Daniela P. Romero | Sep 25, 2019

The Secrets Debt Negotiation Companies Don't Want You To Know

Promises Not Kept Debt settlement companies promise to save you money on debt repayment, but they often tack on hidden fees that add up quickly. In fact, you may end up in greater debt than when you started! Lump Sums Settled debts often need to be repaid in a lump sum. If you are unable to come up with the entire payment, you may not be able to settle the debt. No Guarantees Some creditors will not even work with a settlement or negotiation company. Hidden Fees Often the money you pay upfront for your debt repayment, goes straight towards the debt settlement company through fees. Instead of making progress towards reducing your debt, you may find yourself in more debt or in the same spot you started Credit Affected The negotiation company may ask you to stop making payments, which could result in a delinquent account. Remember, delinquent accounts show on your credit report, resulting in your score being lowered. You could also be sent to collections or be sued for the delinquent debt. Debt Keeps Growing The interest & penalties on your debt will not stop accumulating during negotiations. You will likely end up paying more if debt is settled through fees. Many charge a fee based on the percentage of each settled debt (calculated on the debt’s balance when you first enroll with their company). Some even charge a fee based on the eliminated debt. This is one reason why it is important to read the fine print before agreeing to work with a debt settlement company. Other fees can include monthly payments and set up fees. Additional Taxes If a debt settlement is successful, the portion of the forgiven debt can be considered taxable income by the IRS. So, you may need to pay taxes on the forgiven debt. No Protections When using a debt negotiation company, you run the risk of receiving a lawsuit, judgment, wage garnishment, and/or bank levy.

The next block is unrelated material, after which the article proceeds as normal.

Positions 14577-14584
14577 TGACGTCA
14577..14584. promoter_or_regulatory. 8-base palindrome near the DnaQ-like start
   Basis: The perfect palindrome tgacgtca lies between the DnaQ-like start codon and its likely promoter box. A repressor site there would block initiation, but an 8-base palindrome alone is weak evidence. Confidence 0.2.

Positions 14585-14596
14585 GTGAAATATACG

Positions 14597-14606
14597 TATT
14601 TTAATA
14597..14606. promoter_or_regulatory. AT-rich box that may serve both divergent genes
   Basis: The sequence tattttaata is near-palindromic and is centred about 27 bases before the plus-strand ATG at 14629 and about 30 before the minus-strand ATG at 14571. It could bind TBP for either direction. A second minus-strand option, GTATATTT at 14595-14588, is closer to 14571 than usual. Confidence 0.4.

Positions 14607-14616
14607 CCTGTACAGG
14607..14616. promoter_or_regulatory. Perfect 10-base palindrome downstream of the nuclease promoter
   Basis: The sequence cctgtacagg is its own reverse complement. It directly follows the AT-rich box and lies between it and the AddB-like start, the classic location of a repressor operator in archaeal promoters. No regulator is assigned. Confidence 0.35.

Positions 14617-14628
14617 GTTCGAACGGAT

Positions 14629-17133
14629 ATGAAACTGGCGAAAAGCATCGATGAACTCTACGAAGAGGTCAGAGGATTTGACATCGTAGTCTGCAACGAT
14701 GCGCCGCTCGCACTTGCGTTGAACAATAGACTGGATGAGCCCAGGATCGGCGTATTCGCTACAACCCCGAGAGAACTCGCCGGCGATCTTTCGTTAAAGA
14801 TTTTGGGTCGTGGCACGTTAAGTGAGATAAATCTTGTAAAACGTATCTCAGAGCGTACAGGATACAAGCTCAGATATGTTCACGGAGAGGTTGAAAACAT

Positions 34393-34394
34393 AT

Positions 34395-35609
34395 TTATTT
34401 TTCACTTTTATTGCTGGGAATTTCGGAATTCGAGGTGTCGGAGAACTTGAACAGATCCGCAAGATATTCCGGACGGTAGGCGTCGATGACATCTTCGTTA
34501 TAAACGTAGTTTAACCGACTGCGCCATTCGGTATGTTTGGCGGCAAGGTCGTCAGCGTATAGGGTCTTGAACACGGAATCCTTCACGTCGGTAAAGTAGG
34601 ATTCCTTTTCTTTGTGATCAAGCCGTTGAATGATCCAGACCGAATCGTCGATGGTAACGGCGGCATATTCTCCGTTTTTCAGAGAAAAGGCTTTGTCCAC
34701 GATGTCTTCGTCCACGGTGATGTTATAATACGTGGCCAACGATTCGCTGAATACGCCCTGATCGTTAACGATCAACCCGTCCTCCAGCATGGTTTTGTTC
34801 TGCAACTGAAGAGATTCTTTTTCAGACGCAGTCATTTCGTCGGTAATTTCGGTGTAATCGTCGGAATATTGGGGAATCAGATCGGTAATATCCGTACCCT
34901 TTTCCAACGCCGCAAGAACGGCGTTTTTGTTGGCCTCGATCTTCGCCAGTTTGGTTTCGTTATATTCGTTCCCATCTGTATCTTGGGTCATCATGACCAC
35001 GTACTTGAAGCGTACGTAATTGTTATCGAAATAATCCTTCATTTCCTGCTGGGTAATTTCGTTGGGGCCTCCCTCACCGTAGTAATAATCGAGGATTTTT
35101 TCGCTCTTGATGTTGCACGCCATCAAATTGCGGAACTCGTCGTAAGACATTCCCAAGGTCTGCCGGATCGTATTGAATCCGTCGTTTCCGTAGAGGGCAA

Michael F. Terry | Sep 10, 2019

Top Ten Bankruptcy Myths